Erving PD assist bear cub struck by vehicle on Route 2

By BELLA LEVAVI

Staff Writer

Published: 07-28-2023 6:55 PM

ERVING — After the Erving Police Department came to the aid of a female bear cub that was struck and injured by a vehicle on Route 2 on Thursday night, the animal is now recovering at Tufts Wildlife Clinic in Grafton.

“The cub is being kept comfortable and is receiving pain medication and supportive care,” Maureen Murray, director of Tufts Wildlife Clinic, wrote in a statement. “Veterinarians are assessing the injuries and will continue to provide treatment and monitor the cub over the coming days.”

At around 7 p.m. on Thursday night, Erving Police Officer Brandon Bryant and Sgt. Adam Paicos were dispatched to Route 2 after receiving a report about the injured cub.

“Officers quickly were encountered on scene by a very protective mama bear concerned about her cub,” Paicos wrote in a statement.

The cub’s hind leg or paw was possibly broken. The Erving officers contacted the Shelburne Control Dispatch Center, which in turn contacted the Kilham Bear Center in Lyme, New Hampshire. The center connected the officers with Dave Wattles, black bear and furbearer biologist for the Massachusetts Division of Fisheries and Wildlife.

By phone, Wattles walked the officers through how to retrieve the bear until he was able to make it Erving to help.

According to Paicos, wearing wildlife gloves to protect himself from claws and teeth, Bryant picked up the injured bear cub and placed her comfortably into a dog crate.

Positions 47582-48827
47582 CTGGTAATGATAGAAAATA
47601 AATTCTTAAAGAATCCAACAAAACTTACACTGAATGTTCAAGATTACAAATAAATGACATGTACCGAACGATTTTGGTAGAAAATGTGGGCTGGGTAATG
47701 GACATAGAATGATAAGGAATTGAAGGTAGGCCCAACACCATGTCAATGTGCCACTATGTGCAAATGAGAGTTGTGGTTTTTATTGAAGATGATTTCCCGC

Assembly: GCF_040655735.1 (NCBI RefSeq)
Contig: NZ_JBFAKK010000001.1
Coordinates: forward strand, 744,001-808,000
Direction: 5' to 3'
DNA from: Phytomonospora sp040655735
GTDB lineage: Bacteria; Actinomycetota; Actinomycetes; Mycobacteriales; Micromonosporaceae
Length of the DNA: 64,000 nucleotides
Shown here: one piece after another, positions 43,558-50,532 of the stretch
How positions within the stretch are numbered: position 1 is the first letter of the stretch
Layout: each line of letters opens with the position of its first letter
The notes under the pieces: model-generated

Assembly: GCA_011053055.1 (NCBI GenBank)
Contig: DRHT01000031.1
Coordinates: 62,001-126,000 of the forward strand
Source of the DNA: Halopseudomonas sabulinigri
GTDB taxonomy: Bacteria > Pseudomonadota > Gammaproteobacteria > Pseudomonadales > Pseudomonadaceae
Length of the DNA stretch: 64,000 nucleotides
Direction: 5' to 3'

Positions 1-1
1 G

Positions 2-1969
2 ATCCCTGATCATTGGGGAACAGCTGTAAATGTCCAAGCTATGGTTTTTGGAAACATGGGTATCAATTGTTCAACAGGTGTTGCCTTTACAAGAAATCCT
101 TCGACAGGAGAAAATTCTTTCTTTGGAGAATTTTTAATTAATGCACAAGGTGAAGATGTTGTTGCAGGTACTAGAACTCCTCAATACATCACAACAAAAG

“I was extremely impressed with Brandon having the bravery to pick the bear up and bring it to the kennel,” Police Chief Robert Holst said in a phone interview. “He took it upon himself and executed it successfully and safely.”

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Wattles took the bear cub to Tufts Wildlife Clinic where veterinarians performed a physical exam and took radiographs. The cub will stay at the animal hospital for immediate medical care and likely recovery care, Wattles said.

If there are no complications, the cub will then be brought to the Kilham Bear Center and be released in about a year. Wattles explained the bear will be released at its life stage when it typically leaves the mother and goes off on its own. Much of the Kilham Bear Center’s work involves cubs whose mothers have been killed.

“Being able to save the bear was rare for Erving and rare for the area,” Holst said.

According to Wattles, there are about 40 to 70 annual bear-vehicle collisions in Massachusetts. Typically, the injuries incurred result in the bear being euthanized. They can rarely be rehabilitated.

“It is not something that occurs often enough that we would do training with local police,” Wattles noted.

Wattles advises drivers should reduce their speeds and be alert and aware of animals to avoid hitting wildlife.

Reach Bella Levavi
at 413-930-4579 or
blevavi@recorder.com.

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